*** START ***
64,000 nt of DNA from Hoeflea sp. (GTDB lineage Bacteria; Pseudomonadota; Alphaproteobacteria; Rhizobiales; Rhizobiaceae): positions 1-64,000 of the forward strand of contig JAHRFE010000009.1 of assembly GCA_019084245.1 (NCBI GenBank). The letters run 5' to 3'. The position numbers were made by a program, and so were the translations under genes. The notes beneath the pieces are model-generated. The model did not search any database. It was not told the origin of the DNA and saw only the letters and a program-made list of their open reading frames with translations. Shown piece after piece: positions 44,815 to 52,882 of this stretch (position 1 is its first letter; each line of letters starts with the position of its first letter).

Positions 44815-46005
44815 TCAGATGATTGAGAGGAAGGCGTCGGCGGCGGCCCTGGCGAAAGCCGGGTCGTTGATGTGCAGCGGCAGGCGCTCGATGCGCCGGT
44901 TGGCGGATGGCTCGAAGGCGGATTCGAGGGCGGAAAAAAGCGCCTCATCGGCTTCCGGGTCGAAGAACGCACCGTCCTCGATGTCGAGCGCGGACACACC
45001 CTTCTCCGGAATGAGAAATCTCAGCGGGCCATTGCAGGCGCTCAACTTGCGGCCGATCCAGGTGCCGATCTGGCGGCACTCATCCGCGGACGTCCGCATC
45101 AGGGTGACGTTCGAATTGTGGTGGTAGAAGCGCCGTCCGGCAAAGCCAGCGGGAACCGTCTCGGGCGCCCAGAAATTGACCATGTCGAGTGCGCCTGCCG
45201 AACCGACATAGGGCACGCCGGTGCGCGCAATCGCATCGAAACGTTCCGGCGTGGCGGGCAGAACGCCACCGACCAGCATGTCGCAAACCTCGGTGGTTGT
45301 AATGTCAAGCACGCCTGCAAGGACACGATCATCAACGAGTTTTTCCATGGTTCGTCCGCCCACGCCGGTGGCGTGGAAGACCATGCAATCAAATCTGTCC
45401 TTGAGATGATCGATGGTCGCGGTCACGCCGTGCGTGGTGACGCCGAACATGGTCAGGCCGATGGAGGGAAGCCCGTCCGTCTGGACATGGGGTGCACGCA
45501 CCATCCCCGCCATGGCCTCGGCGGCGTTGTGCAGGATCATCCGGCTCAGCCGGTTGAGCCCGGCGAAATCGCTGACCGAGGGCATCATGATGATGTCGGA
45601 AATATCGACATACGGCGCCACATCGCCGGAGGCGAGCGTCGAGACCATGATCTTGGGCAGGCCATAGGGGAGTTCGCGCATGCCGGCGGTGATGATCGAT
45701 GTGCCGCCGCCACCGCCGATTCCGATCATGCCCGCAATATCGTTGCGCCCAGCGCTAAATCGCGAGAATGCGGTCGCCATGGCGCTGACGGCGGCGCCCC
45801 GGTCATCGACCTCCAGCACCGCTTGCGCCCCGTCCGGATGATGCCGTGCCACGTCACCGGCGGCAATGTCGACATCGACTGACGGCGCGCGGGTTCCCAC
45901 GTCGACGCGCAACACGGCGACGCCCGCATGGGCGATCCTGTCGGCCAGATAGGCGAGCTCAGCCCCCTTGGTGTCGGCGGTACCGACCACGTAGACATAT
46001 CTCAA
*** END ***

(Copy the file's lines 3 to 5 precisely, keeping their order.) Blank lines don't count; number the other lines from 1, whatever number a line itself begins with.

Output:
44815 TCAGATGATTGAGAGGAAGGCGTCGGCGGCGGCCCTGGCGAAAGCCGGGTCGTTGATGTGCAGCGGCAGGCGCTCGATGCGCCGGT
44901 TGGCGGATGGCTCGAAGGCGGATTCGAGGGCGGAAAAAAGCGCCTCATCGGCTTCCGGGTCGAAGAACGCACCGTCCTCGATGTCGAGCGCGGACACACC
45001 CTTCTCCGGAATGAGAAATCTCAGCGGGCCATTGCAGGCGCTCAACTTGCGGCCGATCCAGGTGCCGATCTGGCGGCACTCATCCGCGGACGTCCGCATC